More fat and less sugar to extend life expectancy

News 5 September, 2017
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    Tuesday, 5 September 2017, 15:39

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    WASHINGTON | A ketogenic diet, rich in fat and very low in carbohydrate, has significantly improved the memory and the physical vigor of aging mice, extending their life, according to two studies carried out independently, which could provide new insights on human aging.

    A diet such as the diet Keto stimulates interest in the possibilities that it offers to lose weight. The sports world are interested to improve the performance of athletes.

    When the carbohydrate intake is reduced drastically, the body goes into a state of ketosis, which is burning its own fat to produce energy.

    Recent work on the ketogenic diet, published Tuesday in the journal Cell Metabolism, raise the hope to be able to increase the number of years in good health in humans”, say the researchers, pointing out that it is still necessary to conduct many clinical studies.

    “The fact that this diet has had such an effect on the memory and preservation of brain functions of these rodents is really surprising,” says Eric Verdin, skipper of the research Institute Buck on aging in California, and lead author of one of the studies.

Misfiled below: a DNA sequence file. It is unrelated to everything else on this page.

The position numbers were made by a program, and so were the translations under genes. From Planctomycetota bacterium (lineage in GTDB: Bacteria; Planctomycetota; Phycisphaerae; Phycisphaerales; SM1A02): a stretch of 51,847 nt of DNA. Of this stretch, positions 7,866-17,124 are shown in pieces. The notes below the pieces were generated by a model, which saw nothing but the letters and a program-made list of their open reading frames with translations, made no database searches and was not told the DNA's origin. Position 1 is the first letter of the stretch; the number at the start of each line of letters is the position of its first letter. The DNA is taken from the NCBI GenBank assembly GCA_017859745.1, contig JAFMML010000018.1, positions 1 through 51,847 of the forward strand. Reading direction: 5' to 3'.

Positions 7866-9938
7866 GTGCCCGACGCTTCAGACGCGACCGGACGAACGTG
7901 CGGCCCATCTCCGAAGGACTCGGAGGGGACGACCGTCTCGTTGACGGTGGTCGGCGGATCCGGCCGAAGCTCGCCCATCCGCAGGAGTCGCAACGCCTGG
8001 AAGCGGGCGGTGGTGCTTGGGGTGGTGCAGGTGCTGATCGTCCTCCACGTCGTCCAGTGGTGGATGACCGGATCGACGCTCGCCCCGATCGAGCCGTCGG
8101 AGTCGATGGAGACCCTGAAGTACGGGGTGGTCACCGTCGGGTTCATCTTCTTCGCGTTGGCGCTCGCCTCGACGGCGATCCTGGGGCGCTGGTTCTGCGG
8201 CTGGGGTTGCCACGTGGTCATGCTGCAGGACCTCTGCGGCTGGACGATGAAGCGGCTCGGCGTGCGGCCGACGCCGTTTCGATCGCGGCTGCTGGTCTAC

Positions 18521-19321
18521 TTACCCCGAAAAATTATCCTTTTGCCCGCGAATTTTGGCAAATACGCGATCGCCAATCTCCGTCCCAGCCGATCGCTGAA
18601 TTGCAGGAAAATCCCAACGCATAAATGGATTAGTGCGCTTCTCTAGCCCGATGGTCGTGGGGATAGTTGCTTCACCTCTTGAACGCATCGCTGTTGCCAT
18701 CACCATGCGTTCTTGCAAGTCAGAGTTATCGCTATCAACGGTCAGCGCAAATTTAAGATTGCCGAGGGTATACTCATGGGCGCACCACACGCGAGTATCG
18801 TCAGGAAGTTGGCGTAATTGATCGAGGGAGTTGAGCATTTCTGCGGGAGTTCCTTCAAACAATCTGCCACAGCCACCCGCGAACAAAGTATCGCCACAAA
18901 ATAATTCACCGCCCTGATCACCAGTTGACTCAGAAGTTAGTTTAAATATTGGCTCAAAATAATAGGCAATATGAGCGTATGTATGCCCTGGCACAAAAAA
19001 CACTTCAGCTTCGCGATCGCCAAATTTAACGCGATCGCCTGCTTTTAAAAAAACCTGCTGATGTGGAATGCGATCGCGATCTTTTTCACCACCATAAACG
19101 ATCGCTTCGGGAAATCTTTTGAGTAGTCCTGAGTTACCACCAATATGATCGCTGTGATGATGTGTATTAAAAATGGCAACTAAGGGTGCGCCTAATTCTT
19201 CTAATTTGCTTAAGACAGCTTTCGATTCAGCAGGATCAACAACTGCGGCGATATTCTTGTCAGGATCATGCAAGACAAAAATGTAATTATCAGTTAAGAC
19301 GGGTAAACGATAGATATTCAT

“Old mice fed the ketogenic diet had a better memory than young mice which is really remarkable”, leading the researcher.

    “I was surprised by the increase observed on average 13% of the life of the mice following the high fat diet… which is equivalent to a gain of seven to ten years for humans,” points out Jon Ramsey, a professor at the University of California, Davis, and lead author of the second study.

    The rodents in both studies followed three diets different a ketogenic from a year, which corresponds to middle age in humans.

    The mice in both experiments were tested at various ages to evaluate their abilities of memorization and learning in mazes as well as their sense of balance on rods and their physical resistance in the wheel of the year.

    Other tests of heart function and of the genetic changes revealed that the ketogenic diet produced physiological effects similar to fasting and physical exercise.

    “If we had a better idea of the biological mechanisms of anti-aging actuated by the ketogenic diet this would pave the way for the development of a single molecule to induce the same effects,” said professor Ramsey.

    These researchers found that the ketogenic diet is complicated to follow, with potentially adverse effects.

    “These two studies are important for advancing our understanding of the role of different nutrients on health and longevity”, says Ilaria Bellantuono, a professor of gerontology at the University of Sheffield in the United Kingdom who was not involved in this work.

    But, he adds, the results “should be interpreted with lot of caution… because the mice have a metabolism different.”